Thursday, April 11th, 2013 - Roy Morgan Research

In this day and age of canine confectionery and carob cat treats, what we feed our furry four-legged friends has taken on a whole new dimension. And as the latest data from Roy Morgan reveals, pets can be as fussy about what they eat as humans. 

In our food-obsessed society, where celebrity chefs reign supreme on prime-time TV and cookbooks are the new gospel, it’s only natural that we’d want to share our culinary passions with our nearest and dearest — including Fido and Fluffy. Indeed, as the latest findings from Roy Morgan Research reveal, Australian pets can be as fussy about what they eat as humans.

So which animal is fussier come mealtime – cats or dogs? To ascertain this, we compared how people who owned cats only (no dogs) and those who owned only dogs (no cats) responded to the statement, “My pet is a fussy eater.”

Animal crackers

While dog-owners outnumber cat-owners (27.2% of Australians aged 14+, as opposed to 12.1%), the cat-owners recorded a much higher incidence of fussy pets: 52.1% of them agreed with the statement, as opposed to 23.4% of dog-owners.

Number of cats owned doesn’t affect this trend: 53.7% of people with one cat reported their pet was a fussy eater, as did 56.1% of those with four or more felines.

Pet favourites

Compared to the average cat owner, owners of fussy felines are 40% likelier to feed their cats ‘pet food rolls’ or sausage packs, and 13% more likely to feed them fresh meat or fish, but less likely to feed them table scraps.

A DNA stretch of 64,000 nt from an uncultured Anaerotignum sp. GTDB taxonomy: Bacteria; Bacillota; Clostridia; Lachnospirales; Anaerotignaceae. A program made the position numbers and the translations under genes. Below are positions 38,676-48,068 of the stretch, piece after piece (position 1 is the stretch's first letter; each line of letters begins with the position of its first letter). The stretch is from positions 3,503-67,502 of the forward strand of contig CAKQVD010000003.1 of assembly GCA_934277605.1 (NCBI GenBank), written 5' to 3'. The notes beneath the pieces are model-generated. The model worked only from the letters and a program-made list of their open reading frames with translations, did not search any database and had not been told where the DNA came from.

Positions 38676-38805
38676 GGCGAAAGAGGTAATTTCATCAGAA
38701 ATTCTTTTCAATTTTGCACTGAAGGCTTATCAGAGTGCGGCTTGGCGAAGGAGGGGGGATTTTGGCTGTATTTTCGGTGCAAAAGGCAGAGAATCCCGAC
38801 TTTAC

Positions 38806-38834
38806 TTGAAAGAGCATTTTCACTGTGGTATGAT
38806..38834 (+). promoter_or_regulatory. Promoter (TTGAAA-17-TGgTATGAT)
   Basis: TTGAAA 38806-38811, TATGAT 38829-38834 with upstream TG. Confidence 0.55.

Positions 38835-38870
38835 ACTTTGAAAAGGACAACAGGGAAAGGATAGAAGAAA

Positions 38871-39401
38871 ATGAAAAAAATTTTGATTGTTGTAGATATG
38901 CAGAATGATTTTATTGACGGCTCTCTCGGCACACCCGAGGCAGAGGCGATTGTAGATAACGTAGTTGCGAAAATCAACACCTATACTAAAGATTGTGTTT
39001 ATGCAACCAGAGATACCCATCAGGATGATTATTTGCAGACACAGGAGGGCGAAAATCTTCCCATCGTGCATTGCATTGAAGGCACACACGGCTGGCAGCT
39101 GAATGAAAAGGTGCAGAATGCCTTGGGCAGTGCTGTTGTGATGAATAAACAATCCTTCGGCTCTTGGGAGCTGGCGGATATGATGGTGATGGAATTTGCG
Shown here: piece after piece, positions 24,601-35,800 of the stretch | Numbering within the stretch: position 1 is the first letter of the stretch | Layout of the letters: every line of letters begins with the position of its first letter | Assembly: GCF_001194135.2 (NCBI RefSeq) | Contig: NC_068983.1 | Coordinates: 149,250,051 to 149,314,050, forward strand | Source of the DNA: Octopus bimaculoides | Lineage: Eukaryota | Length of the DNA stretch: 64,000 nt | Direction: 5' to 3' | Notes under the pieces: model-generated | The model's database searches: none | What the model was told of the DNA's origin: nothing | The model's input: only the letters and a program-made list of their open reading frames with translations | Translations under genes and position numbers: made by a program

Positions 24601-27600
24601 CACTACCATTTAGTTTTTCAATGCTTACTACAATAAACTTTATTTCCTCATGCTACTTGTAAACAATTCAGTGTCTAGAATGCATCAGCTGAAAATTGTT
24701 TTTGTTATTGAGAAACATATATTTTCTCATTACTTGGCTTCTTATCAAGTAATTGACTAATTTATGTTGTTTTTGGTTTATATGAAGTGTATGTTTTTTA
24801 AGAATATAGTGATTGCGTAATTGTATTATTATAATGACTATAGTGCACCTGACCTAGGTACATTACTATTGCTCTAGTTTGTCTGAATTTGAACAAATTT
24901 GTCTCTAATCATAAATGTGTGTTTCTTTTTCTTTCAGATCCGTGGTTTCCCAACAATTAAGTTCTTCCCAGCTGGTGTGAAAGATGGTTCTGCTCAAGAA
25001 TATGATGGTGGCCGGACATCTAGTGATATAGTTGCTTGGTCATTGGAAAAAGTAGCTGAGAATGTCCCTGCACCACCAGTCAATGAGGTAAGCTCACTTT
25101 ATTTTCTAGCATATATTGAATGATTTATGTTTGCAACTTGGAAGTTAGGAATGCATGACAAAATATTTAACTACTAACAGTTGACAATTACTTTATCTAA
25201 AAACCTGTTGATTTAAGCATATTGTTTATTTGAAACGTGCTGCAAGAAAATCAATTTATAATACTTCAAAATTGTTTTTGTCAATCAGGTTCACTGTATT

Owners of picky pooches, meanwhile, are 29% more likely than the average dog owner to feed their dogs fresh meat or fish, and 12% likelier to feed them canned food. They are also 35% likelier to feed them ‘other’ foods – which, given the current pet food market, could mean anything from canine confectionery to sweet potato jerky.

Like pet, like owner?

Incidentally, while cats are fussier eaters than dogs, owners of fussy-eating dogs are likelier to be more discerning when it comes to their own eating habits. Compared to the average dog owner, they’re 55% likelier to avoid dairy foods, 55% likelier to be vegetarian and 24% more likely to buy organic food. They’re also 36% likelier to have no time for breakfast in the morning — probably because they’re too busy walking Fido…

Source: Roy Morgan Single Source (Australia), January 2012-December 2012 (n = 8,199).

Norman Morris, Industry Communications Director, Roy Morgan Research, says:

“The popular image of cats having servants rather than owners has been supported by our recent findings. A much higher proportion of cat owners reported their pet being a fussy eater than dog owners.

“With society’s current fixation on gourmet food that’s good for you, it makes sense that the cat and dog food market has expanded to incorporate products that would have been unimaginable even 10 years ago: organic, free-range, vegetarian, even canine cupcakes!

“Savvy brands realise that owners of these pampered pets are seeking alternatives to the usual products and are willing to spend more if they think the animal will benefit.”

Contact Profile

Roy Morgan Research

Roy Morgan Research is the largest independent Australian research company, with offices in each state of Australia, as well as in New Zealand, the United States and the United Kingdom. A full service research organisation specialising in omnibus and syndicated data, Roy Morgan Research has over 70 years’ experience in collecting objective, independent information on consumers.

In Australia, Roy Morgan Research is considered to be the authoritative source of information on financial behaviour, readership, voting intentions and consumer confidence. Roy Morgan Research is a specialist in recontact customised surveys which provide invaluable and effective qualitative and quantitative information regarding customers and target markets.
Alex Dalidakis
P: +61 3 9224 5209


Pet, food, dogs, cats



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